On 2/23/11 7:10 AM, Robert Haas wrote:
> IME, most bad query plans are caused by either incorrect
> estimates of selectivity, or wrongheaded notions about what's likely
> to be cached. If we could find a way, automated or manual, of
> providing the planner some better information about the facts of life
> in those areas, I think we'd be way better off. I'm open to ideas
> about what the best way to do that is.
As previously discussed, I'm fine with approaches which involve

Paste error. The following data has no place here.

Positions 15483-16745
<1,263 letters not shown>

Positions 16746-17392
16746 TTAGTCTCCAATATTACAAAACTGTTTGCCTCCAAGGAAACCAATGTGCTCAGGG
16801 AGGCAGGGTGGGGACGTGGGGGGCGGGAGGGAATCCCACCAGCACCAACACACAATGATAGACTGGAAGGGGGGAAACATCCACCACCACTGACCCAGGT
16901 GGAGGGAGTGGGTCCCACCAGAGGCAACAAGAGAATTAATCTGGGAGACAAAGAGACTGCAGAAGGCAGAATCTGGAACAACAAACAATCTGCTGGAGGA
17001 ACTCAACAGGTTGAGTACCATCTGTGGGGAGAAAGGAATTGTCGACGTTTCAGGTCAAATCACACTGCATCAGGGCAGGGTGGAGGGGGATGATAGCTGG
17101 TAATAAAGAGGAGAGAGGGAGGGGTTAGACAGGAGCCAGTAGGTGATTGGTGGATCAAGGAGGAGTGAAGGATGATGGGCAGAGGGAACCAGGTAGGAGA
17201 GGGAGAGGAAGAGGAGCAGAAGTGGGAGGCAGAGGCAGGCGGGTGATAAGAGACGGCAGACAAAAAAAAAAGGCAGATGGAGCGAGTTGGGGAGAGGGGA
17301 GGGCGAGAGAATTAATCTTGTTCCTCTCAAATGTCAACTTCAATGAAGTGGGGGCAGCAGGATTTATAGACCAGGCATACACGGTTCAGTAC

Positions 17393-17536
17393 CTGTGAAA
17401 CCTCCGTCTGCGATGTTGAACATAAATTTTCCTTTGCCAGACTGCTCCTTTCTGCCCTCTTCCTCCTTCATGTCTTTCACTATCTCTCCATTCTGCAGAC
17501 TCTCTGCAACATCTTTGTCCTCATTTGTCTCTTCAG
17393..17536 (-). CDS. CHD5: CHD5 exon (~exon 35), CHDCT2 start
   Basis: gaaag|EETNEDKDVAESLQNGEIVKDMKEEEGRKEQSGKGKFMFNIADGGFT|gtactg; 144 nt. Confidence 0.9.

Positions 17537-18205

modifying database objects. These are auditable and centrally managable
and aren't devastating to upgrades.
So thinks like the proposed "CREATE SELECTIVITY" would be OK in a way
that decorating queries would not.
Similiarly, I would love to be able to set "cache %" on a per-relation
basis, and override the whole dubious calculation involving
random_page_cost for scans of that table.
The great thing about object decorations is that we could then collect
data on which ones worked and which didn't through the performance list
and then use those to improve the query planner. I doubt such would
work with query decorations.
-- Josh Berkus
PostgreSQL Experts Inc.
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